Can AI help turn a continuous glucose monitor (CGM) into a tool to screen for diabetes? It seems so, at least according to the findings from researchers at Klick Applied Sciences, who say that they’ve developed a method to diagnose diabetes and prediabetes with just 12 hours worth of glucose readings. With this data, machine learning models that were developed by the research team help determine if a person is diabetic, prediabetic, or healthy. Researcher Jouhyun Jeon says, “We have demonstrated that 12 hours of monitoring can make a big difference in the lives of people at risk of developing diabetes while there’s still time to course correct.”

To test the detection method, Klick scientists conducted a study with 600 people who fit into three categories: healthy, prediabetic, and those with Type 2 diabetes. The study’s participants wore CGMs for an average of 12 days, and their glucose readings were then analyzed with some help from AI. It turned out that 12 hours’ worth of readings may be all that’s needed. According to Jeon, their 12-hour method was on par with the 12-day analysis, correctly identifying prediabetes in about two-thirds of the people in that group, and showing similar accuracy in identifying healthy participants and those who have Type 2 diabetes.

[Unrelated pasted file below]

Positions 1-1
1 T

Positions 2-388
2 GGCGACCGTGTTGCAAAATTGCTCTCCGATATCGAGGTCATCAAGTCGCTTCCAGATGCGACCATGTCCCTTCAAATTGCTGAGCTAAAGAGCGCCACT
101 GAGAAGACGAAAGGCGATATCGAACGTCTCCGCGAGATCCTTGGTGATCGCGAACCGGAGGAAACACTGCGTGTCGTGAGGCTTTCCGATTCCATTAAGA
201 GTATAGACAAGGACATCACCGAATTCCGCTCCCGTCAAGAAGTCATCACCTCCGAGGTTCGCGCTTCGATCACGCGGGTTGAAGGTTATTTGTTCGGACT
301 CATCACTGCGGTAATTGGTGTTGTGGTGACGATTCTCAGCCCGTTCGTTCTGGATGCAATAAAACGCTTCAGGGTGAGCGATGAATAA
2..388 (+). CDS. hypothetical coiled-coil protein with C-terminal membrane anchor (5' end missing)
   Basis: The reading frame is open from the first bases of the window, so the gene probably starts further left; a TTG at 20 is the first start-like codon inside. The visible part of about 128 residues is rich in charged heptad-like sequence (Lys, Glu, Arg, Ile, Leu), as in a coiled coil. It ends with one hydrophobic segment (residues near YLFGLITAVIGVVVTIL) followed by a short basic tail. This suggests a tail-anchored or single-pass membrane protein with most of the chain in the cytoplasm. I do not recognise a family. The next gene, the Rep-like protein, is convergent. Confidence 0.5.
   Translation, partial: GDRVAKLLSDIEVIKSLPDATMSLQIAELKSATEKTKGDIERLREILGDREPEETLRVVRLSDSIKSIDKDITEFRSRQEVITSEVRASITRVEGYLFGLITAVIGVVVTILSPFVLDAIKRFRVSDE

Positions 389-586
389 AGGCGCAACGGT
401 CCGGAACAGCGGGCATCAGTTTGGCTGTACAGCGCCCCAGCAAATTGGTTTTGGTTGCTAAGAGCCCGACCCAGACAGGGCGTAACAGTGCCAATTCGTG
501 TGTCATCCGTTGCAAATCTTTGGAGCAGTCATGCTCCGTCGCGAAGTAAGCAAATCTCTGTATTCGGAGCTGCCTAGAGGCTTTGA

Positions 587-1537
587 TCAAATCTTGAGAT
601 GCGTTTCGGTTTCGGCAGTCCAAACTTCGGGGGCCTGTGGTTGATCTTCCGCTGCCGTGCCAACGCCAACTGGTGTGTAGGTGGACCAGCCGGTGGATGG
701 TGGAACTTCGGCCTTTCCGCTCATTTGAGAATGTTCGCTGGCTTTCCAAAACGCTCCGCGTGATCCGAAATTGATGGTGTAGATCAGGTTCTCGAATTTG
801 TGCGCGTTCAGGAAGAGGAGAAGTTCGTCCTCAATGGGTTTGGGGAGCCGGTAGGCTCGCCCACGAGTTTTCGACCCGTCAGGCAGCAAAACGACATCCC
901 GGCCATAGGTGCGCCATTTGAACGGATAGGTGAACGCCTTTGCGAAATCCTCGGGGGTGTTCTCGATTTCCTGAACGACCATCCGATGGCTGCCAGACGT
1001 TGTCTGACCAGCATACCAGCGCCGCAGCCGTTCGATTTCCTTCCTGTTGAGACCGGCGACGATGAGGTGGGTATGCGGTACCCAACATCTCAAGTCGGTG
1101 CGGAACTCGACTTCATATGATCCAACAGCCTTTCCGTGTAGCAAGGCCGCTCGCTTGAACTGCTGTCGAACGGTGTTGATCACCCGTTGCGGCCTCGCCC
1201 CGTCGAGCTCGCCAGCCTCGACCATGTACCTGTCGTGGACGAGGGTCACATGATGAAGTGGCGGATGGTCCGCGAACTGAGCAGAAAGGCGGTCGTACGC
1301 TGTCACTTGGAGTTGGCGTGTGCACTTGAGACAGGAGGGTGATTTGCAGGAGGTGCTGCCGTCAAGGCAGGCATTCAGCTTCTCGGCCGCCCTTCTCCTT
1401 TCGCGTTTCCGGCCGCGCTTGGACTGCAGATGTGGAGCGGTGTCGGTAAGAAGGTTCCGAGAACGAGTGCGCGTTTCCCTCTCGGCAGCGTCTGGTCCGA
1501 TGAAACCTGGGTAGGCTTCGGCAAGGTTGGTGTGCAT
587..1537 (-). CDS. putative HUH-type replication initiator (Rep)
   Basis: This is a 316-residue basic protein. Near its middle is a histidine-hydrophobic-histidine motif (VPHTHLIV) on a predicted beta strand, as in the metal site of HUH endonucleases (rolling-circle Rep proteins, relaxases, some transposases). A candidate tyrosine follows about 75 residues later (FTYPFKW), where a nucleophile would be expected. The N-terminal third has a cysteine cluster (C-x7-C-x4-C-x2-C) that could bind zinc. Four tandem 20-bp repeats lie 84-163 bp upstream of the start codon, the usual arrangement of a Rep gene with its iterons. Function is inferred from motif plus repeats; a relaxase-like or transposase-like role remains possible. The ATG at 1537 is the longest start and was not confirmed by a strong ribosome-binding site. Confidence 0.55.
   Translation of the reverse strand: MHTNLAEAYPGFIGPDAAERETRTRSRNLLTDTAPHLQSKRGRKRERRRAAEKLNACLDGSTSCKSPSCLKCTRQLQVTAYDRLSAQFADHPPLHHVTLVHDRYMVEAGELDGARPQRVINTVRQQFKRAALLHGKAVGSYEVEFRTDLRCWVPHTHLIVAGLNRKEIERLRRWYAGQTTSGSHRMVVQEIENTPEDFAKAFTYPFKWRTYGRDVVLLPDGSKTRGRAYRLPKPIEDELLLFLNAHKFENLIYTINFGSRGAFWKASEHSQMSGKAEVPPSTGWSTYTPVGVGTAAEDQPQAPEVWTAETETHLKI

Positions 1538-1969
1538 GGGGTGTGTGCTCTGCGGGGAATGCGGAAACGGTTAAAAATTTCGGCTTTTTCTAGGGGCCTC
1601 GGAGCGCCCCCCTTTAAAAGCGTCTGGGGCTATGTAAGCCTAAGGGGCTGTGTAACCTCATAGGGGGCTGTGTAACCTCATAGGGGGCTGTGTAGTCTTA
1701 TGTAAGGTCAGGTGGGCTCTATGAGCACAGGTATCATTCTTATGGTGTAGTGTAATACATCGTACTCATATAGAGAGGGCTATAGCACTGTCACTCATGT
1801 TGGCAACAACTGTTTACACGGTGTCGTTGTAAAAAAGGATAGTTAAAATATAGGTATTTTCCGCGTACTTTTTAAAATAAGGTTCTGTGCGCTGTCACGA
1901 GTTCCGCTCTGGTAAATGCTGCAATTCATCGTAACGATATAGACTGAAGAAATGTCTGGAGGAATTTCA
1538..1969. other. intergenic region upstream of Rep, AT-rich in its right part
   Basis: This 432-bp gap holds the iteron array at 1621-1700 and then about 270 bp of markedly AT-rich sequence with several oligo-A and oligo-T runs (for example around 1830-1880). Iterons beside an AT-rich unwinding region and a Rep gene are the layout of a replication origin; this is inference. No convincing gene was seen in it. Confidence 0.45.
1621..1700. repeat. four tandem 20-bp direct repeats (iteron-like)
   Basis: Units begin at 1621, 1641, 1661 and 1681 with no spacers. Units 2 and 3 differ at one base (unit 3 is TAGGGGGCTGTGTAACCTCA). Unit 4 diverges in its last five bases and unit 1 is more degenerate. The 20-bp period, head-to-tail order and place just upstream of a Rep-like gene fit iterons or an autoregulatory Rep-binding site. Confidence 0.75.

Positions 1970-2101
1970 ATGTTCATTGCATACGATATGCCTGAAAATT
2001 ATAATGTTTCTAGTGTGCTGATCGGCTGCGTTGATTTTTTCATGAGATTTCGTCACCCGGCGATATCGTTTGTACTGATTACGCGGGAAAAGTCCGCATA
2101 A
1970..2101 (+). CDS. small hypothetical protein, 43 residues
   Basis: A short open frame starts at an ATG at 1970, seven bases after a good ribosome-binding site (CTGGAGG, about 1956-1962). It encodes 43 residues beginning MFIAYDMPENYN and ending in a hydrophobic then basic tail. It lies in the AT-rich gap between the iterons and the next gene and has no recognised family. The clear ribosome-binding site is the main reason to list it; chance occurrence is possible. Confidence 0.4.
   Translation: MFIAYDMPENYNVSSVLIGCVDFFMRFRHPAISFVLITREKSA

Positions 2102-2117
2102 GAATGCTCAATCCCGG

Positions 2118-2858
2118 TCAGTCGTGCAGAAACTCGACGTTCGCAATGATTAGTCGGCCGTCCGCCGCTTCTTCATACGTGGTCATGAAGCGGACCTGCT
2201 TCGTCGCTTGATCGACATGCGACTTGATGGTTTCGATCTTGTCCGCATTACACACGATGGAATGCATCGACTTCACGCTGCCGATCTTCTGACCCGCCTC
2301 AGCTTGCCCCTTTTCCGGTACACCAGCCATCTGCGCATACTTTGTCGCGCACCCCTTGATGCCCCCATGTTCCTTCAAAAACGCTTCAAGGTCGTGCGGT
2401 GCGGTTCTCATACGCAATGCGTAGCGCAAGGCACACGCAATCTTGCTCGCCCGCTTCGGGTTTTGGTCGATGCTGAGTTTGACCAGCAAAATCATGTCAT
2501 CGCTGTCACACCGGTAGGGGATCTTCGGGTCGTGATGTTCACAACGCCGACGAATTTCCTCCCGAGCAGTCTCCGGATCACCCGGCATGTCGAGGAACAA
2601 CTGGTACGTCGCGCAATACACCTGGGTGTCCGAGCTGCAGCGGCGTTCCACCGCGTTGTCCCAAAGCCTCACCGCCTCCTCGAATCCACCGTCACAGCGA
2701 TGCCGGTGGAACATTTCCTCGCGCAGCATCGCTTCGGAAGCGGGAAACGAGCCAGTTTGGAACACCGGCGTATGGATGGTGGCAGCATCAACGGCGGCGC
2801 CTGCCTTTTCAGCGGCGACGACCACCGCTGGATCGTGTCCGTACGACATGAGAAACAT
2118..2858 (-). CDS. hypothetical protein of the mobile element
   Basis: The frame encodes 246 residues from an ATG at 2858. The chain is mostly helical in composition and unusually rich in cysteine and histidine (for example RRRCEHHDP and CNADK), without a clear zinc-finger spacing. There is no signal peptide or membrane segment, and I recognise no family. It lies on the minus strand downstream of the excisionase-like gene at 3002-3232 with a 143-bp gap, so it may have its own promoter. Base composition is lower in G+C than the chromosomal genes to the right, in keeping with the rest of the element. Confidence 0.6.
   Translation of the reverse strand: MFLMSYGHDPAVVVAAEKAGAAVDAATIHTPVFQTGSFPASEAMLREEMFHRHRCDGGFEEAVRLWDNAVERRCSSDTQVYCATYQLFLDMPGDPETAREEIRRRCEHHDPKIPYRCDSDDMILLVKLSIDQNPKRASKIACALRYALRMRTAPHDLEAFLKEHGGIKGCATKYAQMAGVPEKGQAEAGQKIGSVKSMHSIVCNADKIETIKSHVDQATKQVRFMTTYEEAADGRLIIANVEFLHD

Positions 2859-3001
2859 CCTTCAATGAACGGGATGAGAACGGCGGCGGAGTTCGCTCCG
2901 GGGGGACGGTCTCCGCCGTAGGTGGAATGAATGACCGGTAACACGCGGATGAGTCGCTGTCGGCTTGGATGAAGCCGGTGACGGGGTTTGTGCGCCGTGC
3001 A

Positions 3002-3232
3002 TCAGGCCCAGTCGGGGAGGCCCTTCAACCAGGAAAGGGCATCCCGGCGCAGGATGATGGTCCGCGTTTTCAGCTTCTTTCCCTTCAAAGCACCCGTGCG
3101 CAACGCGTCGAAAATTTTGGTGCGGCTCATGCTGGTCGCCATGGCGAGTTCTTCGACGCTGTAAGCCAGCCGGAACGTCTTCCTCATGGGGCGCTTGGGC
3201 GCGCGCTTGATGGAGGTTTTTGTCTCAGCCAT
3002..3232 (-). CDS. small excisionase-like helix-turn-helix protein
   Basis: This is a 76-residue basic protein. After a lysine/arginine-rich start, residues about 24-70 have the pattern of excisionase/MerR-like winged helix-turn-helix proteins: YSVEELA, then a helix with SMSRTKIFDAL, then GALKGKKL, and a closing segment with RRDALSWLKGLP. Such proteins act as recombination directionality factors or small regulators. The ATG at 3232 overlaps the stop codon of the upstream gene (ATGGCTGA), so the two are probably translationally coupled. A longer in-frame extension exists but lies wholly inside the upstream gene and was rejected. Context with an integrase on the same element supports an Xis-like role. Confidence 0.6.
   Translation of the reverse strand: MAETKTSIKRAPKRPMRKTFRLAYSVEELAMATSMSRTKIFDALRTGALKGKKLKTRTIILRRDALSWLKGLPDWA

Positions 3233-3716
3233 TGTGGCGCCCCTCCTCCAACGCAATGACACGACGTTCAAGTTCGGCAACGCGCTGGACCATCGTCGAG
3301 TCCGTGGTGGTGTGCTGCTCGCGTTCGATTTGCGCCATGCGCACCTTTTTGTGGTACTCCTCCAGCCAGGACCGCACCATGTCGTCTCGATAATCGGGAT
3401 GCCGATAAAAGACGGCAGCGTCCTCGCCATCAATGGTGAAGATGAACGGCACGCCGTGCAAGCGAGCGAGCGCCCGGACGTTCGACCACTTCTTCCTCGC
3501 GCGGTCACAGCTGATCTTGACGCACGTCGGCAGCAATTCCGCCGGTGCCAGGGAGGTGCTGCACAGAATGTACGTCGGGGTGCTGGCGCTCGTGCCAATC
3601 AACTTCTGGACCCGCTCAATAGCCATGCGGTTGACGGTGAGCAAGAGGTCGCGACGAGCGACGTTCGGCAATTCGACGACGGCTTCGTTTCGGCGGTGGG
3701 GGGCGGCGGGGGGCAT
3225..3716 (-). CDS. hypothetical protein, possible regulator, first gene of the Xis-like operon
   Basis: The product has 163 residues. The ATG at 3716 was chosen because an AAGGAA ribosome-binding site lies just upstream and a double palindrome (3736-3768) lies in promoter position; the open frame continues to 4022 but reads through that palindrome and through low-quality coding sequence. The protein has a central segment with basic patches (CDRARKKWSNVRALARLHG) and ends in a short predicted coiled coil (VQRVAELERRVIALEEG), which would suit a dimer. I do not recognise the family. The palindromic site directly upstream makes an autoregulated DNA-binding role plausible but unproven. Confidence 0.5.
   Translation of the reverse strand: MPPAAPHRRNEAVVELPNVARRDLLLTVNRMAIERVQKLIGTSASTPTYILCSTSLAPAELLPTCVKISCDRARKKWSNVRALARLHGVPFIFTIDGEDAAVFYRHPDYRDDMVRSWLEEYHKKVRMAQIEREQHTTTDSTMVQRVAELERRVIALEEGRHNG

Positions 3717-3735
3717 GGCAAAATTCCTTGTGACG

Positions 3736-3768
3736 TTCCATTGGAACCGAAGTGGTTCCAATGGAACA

This means that a tool to screen for diabetes could already be in the hands of millions; one recent study found that 2.4 million people in America use CGMs. And this method of detection could help tens of millions more who have prediabetes and don’t know it. According to the Centers for Disease Control and Prevention (CDC), around 96 million adults in America (over 1 in 3) have prediabetes. And the vast majority of these folks — more than 8 in 10 — are unaware that they have the condition. The prevalence of undiagnosed diabetes in the United States is nearly as striking. The CDC says that over 37 million Americans (around 1 in 10) have diabetes, and around 1 in 5 people in this group don’t know it.

A simple low-cost tool for diabetes detection and prevention can be a boon in underserved communities. The CDC finds that diabetes-related deaths are more common among people with lower socioeconomic status and among those who are members of ethnic and racial minority groups. Klick Applied Sciences Michael Lieberman adds, “An overwhelming majority of people with early-onset diabetes are not aware of their condition and don’t consult a physician until their ability to control their blood sugar levels is irreparably damaged….Our research has tremendous potential to help move blood glucose digital biomarkers into a position where they can be an invaluable tool for physicians for preventing diabetes before it starts.”